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Private property rights still matter

Private property rights still matter

By Gene Hall

The last sentence of the Fifth Amendment to the Constitution of the United States reads: “…nor shall private property be taken for public use, without just compensation.”

That’s the full, incontrovertible and absolute justification for private property in these United States. Some think our First Amendment, freedom of speech, is the sole constitutional reason for American greatness. I’m on board with most of that. However, it’s the Fifth Amendment—guaranteeing the right to use private property—that is the economic foundation of our freedom.

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Groundwater ruling balances conservation and property rights

Groundwater ruling balances conservation and property rights

By Billy Howe
TFB State Legislative Director

The long-awaited decision from the Texas Supreme Court on the Edwards Aquifer Authority v. Day McDaniel makes it clear that the landowner owns the groundwater in place as part of their land.

Prior to the Texas Supreme Court’s ruling, landowners were in jeopardy of losing the critical legal balance between governmental regulation and private property rights. It is a balance that applies to all private property rights, not just groundwater. Whether is a federal, state or local regulation, landowners have a legal right to challenge unreasonable regulation of their property.

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Eminent domain reform, at last!

Texas Eminent DomainBy Kenneth Dierschke
President
Texas Farm Bureau

Congratulations, Texas. Eminent domain has been reformed!

Private property laws in the Lone Star State have entered the 21st Century. The take-it-or-leave-it attitude displayed by some condemning authorities will be replaced by good faith and cooperation.

It’s been a long time coming. Farm Bureau leaders and members in all 206 of our county organizations were major players in this high stakes game for many years.

Thanks to Gov. Perry for designating this issue as an emergency item, which paved the road for its smooth passage. Our appreciation goes to Gov. Perry for signing this important piece of private property rights legislation.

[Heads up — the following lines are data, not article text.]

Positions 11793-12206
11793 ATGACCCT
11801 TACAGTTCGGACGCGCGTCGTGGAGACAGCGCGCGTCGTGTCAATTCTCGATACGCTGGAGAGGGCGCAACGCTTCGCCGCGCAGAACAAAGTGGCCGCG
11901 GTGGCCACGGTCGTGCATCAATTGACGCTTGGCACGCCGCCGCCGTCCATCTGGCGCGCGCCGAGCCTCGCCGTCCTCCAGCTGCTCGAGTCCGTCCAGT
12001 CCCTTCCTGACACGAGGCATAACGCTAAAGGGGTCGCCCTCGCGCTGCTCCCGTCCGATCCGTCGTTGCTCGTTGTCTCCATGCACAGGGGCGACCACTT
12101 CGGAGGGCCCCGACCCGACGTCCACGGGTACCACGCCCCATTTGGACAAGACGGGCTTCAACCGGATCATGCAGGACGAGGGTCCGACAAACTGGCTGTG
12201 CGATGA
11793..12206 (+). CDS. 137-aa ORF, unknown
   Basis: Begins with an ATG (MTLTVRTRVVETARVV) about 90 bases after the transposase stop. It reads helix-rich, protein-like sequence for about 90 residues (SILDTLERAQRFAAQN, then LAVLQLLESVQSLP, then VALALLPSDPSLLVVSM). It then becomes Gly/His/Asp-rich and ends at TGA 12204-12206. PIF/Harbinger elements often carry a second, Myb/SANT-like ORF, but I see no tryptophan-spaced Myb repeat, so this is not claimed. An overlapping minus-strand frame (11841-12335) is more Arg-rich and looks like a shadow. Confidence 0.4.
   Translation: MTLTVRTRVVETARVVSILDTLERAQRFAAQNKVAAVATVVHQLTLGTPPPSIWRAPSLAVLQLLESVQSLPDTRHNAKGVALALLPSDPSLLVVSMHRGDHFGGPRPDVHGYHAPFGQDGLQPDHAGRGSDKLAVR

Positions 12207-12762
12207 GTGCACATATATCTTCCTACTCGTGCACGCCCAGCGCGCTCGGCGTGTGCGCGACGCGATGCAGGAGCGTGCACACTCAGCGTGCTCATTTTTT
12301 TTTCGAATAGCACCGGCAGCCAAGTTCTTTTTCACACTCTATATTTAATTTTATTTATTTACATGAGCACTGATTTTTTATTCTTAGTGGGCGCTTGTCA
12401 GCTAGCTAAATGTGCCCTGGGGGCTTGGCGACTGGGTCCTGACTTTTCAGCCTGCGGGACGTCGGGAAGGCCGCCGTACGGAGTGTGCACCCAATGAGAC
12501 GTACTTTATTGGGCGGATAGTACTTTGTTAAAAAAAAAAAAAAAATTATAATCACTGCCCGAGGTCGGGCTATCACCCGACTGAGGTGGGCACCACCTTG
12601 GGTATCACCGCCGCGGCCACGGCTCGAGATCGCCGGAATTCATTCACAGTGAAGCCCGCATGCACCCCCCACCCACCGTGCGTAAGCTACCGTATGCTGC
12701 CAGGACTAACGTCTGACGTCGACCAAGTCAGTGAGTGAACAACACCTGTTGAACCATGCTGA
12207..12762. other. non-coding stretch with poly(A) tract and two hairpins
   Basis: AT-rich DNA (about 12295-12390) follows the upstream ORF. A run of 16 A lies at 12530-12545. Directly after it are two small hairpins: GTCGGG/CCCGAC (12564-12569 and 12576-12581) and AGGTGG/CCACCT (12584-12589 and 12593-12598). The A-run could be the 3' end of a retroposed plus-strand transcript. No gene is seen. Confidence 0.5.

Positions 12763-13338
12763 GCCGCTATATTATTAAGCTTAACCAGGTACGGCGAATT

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Groundwater rights bill threatened

Billy Howe, Texas Farm Bureau Legislative DirectorBy Billy Howe
TFB State Legislative Director

It is often said that there are hundreds of ways to kill a bill, but only one way to pass it.

One of the most effective means to polish off legislation is to cause enough confusion that time runs out on it. That is the tactic currently being employed by opponents of SB 332 by Sen. Troy Fraser, the bill to reaffirm that landowners have a constitutionally-protected right to the groundwater beneath their land.

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Eminent domain reform in Texas property code will be positive for millions

Texas Eminent DomainBy Gene Hall
The long battle to achieve meaningful protection of private property rights in Texas with reform of eminent domain laws seems to be nearing a conclusion. This change in the Texas property code will be important to every property owner in the state.

When Governor Rick Perry designated the issue as an emergency item for the Texas Legislature on Jan. 11, chances for speedy approval of the legislation were greatly enhanced.  In the 2009 Legislature, the eminent domain reform bill—Senate Bill 18—had cleared the Senate and was awaiting House action, where near unanimous support was expected. Instead, the controversy over voter ID bogged down the House and eminent domain reform joined other important bills that did not get a vote. Similar issues, like the budget and redistricting, could have the same result this session.

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Does your GCD support your Texas private property right to groundwater?

Texas groundwater rights by Billy B. BrownBy Billy B. Brown

Most landowners have a strong belief that they have a Texas private property right to the groundwater beneath their land.  They believe that the Rule of Capture gives them a property right to drill a well and pump groundwater for their use.  Unfortunately, this belief is being challenged at the Texas Supreme Court and the halls of the State Capitol.

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